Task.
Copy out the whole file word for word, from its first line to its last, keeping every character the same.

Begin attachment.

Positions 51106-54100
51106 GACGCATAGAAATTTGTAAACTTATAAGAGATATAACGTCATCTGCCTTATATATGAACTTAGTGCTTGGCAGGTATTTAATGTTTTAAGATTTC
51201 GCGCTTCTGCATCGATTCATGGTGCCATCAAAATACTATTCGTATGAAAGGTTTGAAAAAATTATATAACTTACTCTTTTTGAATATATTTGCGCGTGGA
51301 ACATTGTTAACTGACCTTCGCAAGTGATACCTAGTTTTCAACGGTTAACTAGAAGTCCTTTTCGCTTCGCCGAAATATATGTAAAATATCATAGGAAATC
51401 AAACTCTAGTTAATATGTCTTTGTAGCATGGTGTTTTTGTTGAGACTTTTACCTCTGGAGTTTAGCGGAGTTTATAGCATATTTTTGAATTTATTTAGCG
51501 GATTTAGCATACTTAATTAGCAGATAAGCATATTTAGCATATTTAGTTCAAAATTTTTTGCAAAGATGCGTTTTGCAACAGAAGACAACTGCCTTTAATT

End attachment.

Positions 51106-54100
51106 GACGCATAGAAATTTGTAAACTTATAAGAGATATAACGTCATCTGCCTTATATATGAACTTAGTGCTTGGCAGGTATTTAATGTTTTAAGATTTC
51201 GCGCTTCTGCATCGATTCATGGTGCCATCAAAATACTATTCGTATGAAAGGTTTGAAAAAATTATATAACTTACTCTTTTTGAATATATTTGCGCGTGGA
51301 ACATTGTTAACTGACCTTCGCAAGTGATACCTAGTTTTCAACGGTTAACTAGAAGTCCTTTTCGCTTCGCCGAAATATATGTAAAATATCATAGGAAATC
51401 AAACTCTAGTTAATATGTCTTTGTAGCATGGTGTTTTTGTTGAGACTTTTACCTCTGGAGTTTAGCGGAGTTTATAGCATATTTTTGAATTTATTTAGCG
51501 GATTTAGCATACTTAATTAGCAGATAAGCATATTTAGCATATTTAGTTCAAAATTTTTTGCAAAGATGCGTTTTGCAACAGAAGACAACTGCCTTTAATT